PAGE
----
#WineWednesday Spotlight #137: Monastery Tvrdoš Vranac

The Serbian Orthodox Monastery Tvrdoš is located in southeastern Herzegovina, 2.5 miles west of the old town of Trebinje and less than 20 miles from the Adriatic Sea. Dedicated to The Dominion of the Mother of God, it was built in the late 13th century above the right bank of the Trebisnica river on the foundations of a 4th century Roman church. The region’s wine­growing tradition dates back to the first hellenic colonies on the Adriatic Coast. The climate is sub­mediterranean with hot summers and mild winters. The Herzegovinian karst soil is shallow, mixed with white crushed stones. These warm and dry conditions are particularly well suited to the native grape varieties Žilavka and Vranac. Vranac was introduced to South Herzegovina during the Austro­Hungarian Empire. The name “Vranac”, which means “black horse”, highlights the grape’s dark color as well as its strength and power. When grown on the rocky grounds of Tvrdoš created by a washout of the soil from the surrounding hills, Vranac shows distinctive acids and intense fruity aromas. Aged for 24 months in old monastic oak barrels, the Monastery Tvrdoš Vranac exhibits a purple red color and savory, earthy aromas on the nose. The palate has a … Continue reading #WineWednesday Spotlight #137: Monastery Tvrdoš Vranac

Balkan Wine Box

As you drive up and down the Croatian coast and up into the Karst ridden hinterlands of Bosnia and Herzegovina, there is one constant smell: the combination of herbs and rocks. What “Garrigue” is to the French, “Friškina” is to the Balkans – herbs, rocks and salt baking under the sun. It’s also oddly refreshing. Maybe it’s the ocean air, and maybe it’s the super counterintuitive acidity of the wines and olive oils. Whatever it is, very few smells trigger our olfactory memory so violently. We want Brudet (fish stew), Crni Rižoto (squid ink risotto), octopus cooked under “Peka,” Palačinka (crepes) filled with small fish, and everything bathed in Dalmatian olive oil. Focusing on the Dalmatian coast with a quick jump into Bosnia and Herzegovina (Istrian and Slavonian wines arrive in June), please consider these wines as ideal lubricates for our transition into Spring. Starting on the Island of Korčula off the Southern Dalmatian Coast, three new Pošips from Frano Banicević’s Toreta winery. Pošip is a white grape that can muster a ton of acidity and alcohol if left unchecked. Farmed well on the windy island it can produce salty, aromatic and lively wines. From stainless steel to acacia fermented, … Continue reading Balkan Wine Box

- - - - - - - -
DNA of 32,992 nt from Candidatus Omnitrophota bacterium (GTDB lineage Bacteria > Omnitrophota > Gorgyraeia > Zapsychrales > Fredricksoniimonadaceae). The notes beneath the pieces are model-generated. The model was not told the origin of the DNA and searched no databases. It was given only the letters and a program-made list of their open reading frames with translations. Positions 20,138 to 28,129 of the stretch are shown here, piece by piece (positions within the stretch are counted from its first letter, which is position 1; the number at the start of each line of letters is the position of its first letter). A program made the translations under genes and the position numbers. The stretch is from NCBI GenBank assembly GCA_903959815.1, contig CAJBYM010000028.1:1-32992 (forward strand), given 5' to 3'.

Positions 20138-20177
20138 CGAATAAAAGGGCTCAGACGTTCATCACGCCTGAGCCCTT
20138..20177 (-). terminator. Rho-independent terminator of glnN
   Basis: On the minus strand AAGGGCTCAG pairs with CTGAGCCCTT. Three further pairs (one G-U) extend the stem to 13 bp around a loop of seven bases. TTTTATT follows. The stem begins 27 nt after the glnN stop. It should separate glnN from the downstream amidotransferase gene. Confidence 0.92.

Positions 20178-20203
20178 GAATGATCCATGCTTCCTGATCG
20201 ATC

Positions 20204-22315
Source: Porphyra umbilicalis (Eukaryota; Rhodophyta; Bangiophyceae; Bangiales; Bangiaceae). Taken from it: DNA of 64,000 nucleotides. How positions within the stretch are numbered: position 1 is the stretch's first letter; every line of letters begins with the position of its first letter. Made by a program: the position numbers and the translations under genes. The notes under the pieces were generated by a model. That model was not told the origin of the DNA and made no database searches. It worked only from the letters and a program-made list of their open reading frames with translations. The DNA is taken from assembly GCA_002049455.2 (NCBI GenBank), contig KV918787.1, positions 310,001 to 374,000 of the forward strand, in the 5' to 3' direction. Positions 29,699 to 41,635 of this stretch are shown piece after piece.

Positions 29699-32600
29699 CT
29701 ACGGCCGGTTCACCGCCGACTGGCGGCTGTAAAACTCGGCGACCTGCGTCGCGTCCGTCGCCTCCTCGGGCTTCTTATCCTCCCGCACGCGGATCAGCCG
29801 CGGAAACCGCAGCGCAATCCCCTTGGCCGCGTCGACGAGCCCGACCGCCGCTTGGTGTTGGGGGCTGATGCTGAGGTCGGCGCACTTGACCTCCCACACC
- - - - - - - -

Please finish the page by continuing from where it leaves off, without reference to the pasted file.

2006 Monastery Tvrdos Vranac: Twice as Nice

Until I began working for Blue Danube, I, like the majority of Americans, had never tasted a wine from Bosnia and Herzegovina. Clearly, I was missing out; the region is steeped in ancient winemaking tradition. By comparison, these Balkan countries make France seem very New-World. The reason grapes have been cultivated here for thousands of years is simple: their terroir, the confluence of the sunny maritime climate and mountains produces robust grapes. This entry focuses on the 2006 Vranac from Monastery Tvrdos of the Trebinje region of Herzegovina. The Tvrdos Monastery sits on the banks of the picturesque Trebišnjica river, 15 miles as the crow flies or, due to circuitous roads, a two hours drive from the Adriatic coast. It is here that the river erodes topsoil, creating the fields of karst endemic to this region. Although hot summers and mild winters characterize the region, winds blow simultaneously from both the nearby Dinaric mountains and the Adriatic. The indigenous grapes, the white varietal, ŽZilavka, and Vranac have been grown in the region for centuries. Vranac is a supposed relative of the Croatian Plavac Mali, the ancestor of the Californian Zinfandel. The monastery is perched on the foundation of a 4th-century … Continue reading 2006 Monastery Tvrdos Vranac: Twice as Nice